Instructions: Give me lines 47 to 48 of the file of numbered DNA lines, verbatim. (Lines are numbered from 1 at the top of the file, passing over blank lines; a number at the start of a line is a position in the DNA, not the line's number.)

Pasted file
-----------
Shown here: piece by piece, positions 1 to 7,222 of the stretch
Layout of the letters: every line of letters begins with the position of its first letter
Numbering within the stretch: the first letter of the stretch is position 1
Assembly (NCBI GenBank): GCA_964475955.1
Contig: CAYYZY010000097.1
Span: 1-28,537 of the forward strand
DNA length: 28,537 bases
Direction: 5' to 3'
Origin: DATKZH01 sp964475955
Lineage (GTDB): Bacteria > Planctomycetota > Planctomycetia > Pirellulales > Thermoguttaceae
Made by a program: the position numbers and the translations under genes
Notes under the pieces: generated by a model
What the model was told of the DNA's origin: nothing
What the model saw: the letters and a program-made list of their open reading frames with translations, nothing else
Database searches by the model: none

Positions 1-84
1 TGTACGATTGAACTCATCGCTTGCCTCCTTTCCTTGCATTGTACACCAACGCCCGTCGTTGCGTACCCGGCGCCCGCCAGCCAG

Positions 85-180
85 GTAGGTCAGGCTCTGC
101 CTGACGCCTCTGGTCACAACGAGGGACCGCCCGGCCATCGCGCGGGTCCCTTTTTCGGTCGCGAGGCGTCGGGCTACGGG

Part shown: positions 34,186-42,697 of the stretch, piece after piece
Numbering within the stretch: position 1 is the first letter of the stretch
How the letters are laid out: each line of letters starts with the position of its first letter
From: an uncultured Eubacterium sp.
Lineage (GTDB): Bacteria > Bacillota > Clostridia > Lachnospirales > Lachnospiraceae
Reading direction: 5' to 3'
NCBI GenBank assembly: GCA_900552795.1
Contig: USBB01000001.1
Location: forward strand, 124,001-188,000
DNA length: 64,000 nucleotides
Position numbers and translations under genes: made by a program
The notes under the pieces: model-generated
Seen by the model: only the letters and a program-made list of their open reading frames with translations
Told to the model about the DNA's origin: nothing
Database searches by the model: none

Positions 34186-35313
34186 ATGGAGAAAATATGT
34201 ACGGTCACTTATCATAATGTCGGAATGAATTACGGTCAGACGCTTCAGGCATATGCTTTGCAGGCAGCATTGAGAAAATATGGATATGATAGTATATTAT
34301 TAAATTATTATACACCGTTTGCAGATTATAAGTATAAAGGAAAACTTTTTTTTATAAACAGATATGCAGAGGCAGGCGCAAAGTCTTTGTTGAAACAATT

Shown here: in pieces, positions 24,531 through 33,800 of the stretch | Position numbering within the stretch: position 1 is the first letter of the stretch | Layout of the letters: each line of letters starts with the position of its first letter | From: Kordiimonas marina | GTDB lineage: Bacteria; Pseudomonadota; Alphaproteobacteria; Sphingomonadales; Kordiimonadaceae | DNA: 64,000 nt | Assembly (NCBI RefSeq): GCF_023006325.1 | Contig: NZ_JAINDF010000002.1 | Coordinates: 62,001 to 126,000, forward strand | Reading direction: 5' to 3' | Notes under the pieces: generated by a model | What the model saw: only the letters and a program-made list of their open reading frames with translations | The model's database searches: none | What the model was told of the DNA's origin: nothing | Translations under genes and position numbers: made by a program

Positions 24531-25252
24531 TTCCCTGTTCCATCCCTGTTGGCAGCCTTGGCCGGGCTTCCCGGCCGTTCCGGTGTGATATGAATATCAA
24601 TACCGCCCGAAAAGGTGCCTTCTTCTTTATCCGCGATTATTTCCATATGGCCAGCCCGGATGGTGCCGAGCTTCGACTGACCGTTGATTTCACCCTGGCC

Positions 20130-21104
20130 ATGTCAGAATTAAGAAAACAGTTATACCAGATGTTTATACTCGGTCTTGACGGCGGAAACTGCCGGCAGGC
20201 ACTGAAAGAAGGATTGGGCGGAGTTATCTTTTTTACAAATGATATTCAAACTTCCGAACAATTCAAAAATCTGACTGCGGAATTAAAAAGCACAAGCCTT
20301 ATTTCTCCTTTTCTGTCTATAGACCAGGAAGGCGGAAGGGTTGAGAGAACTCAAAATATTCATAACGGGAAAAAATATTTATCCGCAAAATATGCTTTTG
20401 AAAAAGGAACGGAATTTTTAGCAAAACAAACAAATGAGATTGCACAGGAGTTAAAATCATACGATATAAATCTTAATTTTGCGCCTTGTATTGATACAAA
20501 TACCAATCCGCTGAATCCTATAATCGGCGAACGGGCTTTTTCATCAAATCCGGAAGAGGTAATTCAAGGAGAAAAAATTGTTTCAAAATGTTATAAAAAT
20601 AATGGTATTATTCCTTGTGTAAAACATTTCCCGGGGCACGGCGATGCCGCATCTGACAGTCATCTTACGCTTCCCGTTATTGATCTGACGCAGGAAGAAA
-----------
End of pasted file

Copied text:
20301 ATTTCTCCTTTTCTGTCTATAGACCAGGAAGGCGGAAGGGTTGAGAGAACTCAAAATATTCATAACGGGAAAAAATATTTATCCGCAAAATATGCTTTTG
20401 AAAAAGGAACGGAATTTTTAGCAAAACAAACAAATGAGATTGCACAGGAGTTAAAATCATACGATATAAATCTTAATTTTGCGCCTTGTATTGATACAAA